The modern journalist is expected to know the ins and outs of all aspects of the trade. The ability to interview, write, photograph and edit is now mandatory in today’s industry, partly due to shrinking newsrooms and the reduction of journalists specializing in one field or another.
Samantha Anderson is the editor of the Cloverdale Reporter, a small community paper in east Surrey that she runs on her own. A recent graduate of the University of Victoria, Anderson took over as editor of the Reporter only two weeks after walking across the stage at her convocation.
Anderson has been in the job since late 2016 and says she couldn’t be happier. She thinks the decision to work at a one-person community paper is the ideal entry point for any young reporter starting out in the industry.
“I can’t think of another reporting job where you get to follow your own stories, you get to do your own editing and writing, and where I would get to do this for a living in this manner.”
Anderson works out of a small office off the main strip in Cloverdale, and has her door open to the public at all times. She claims this accessibility to her readers is what really helps the paper and the community get along.
“Sometimes when you write for a paper you feel like you’re shouting out into the void because you don’t get a lot of response back in, especially with the smaller papers,” she says. “It’s really nice having the store front because people will come in and let you know when you’re doing good and let you know when they don’t like what you’re doing. It’s good to have those interactions.”
Small community papers run by one-person teams are becoming more prevalent as larger outlets lose the resources to cover local stories on a regular basis. Editors taking over these community papers are expected to handle all aspects of production— from the early stages of planning all the way through to publication.
These one-person teams—where the paper’s reporter, editor, photographer and designer are all the same person—offer a glimpse into the journalism industry’s potential future.
Anderson isn’t the only recent journalism graduate starting out their career on their own.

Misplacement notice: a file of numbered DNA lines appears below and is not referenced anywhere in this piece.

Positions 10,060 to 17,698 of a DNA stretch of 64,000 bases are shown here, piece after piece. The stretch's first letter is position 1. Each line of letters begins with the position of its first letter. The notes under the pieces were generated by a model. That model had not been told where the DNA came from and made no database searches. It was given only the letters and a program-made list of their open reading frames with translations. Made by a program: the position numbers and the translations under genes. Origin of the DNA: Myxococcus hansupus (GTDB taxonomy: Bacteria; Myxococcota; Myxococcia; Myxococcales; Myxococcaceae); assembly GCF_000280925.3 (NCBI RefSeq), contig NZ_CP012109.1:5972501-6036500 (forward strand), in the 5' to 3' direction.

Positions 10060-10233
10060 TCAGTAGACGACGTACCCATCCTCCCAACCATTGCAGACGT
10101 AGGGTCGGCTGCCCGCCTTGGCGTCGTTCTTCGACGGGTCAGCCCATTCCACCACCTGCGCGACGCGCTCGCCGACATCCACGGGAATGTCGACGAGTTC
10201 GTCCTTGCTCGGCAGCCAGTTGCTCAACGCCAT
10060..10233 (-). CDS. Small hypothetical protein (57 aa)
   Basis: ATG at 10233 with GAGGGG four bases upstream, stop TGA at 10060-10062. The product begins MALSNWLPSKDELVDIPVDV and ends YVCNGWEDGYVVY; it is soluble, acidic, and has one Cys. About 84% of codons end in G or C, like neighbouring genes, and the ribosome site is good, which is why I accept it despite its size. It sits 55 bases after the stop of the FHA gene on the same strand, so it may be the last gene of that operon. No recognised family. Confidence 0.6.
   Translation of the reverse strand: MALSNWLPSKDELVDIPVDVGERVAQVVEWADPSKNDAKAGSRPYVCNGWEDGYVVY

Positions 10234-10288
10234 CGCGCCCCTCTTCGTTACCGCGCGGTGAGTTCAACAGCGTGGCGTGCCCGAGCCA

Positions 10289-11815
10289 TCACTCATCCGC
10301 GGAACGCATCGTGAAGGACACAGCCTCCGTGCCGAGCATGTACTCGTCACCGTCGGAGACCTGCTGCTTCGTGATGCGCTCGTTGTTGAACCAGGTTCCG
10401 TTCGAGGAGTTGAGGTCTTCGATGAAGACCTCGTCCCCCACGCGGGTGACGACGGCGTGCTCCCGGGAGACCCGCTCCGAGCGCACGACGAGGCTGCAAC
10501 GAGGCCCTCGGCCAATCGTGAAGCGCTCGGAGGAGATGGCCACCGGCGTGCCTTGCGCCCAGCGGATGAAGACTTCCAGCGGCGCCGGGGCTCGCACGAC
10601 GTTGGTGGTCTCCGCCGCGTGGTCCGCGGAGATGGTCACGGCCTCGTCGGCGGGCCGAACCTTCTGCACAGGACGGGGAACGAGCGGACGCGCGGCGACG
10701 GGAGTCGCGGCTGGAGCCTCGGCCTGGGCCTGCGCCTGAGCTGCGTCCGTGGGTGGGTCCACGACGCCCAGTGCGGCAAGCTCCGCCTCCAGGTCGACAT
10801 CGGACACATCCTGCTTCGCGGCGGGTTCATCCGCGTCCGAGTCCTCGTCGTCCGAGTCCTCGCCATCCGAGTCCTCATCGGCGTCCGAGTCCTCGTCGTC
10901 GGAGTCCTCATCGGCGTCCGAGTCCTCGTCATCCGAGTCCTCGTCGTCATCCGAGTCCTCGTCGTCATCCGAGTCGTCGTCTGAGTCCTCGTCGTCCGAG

James Smith is the editor and sole employee of the North Delta Reporter, a Black Press affiliate created for the community of North Delta in 2016. Smith says it’s been a great experience getting to know the tight-knit circle in North Delta, even if many aren’t yet aware of the paper’s existence.
“It’s funny, there are still a lot of people from Delta who—when I tell them where I work and what I do—have no idea that the paper even exists. But for those who’ve heard of the paper, it’s a big deal for them and for the community,” says Smith. “They’ve never really had anything for a very long time. North Delta’s just a little sliver so it didn’t get much coverage in most publications.”
He says it’s tough trying to run it all by himself, but he’s starting to get the hang of things.
“When I first started with the paper it was almost a seven-day-a-week job—there was just so much to do. But now I’ve kind of got it down a lot closer to a regular Monday-to-Friday, eight-hour-day kind of job,” he says.
Veteran journalists are also getting in on one-person papers, such as publicist Barbara Roden who runs the Ashcroft Cache Creek Journal in B.C.’s interior.
Roden studied journalism at what used to be Richmond’s Kwantlen College in the 1980s. After graduation, Roden, along with her husband, ran a small publishing company for a number of years before she took over the Journal.
Roden is also a member of Ashcroft’s city council, although she says it’s not an uncommon occurrence for someone in a small town like Ashcroft to be wearing multiple hats, and there’s a fine line she must walk between being a civic employee and an objective journalist.
“It’s not unheard of in small towns because it gets difficult to do one-person newspapers, so I just make sure that I don’t report on anything in camera. I have to be objective; I try to stay at arm’s length to anything that might be controversial.”
She says that even with the journalism industry currently going through hard times, small community papers aren’t at risk.
“I think that the small one-person newspapers that serve small communities don’t get served in any other fashion and they’re like cockroaches in the sense that they’re always going to survive.”
According to Anderson, small papers have the upper hand on larger publications solely because they’re constantly interacting with their readers and are therefore able to earn their trust.
“You can’t become a community’s voice without having that good interpersonal relationship—that day-to-day waving hi to people on the street or talking to the people that walk through your office door. It’s essential. You can’t just walk into the Vancouver Sun and into the editor’s office, whereas somewhere like the Cloverdale Reporter, it’s essential to have your door open all the time,” says Anderson.
“When something really great happens, or something tragic, you want to be the person that they can turn to, or the person that they trust to share that story.”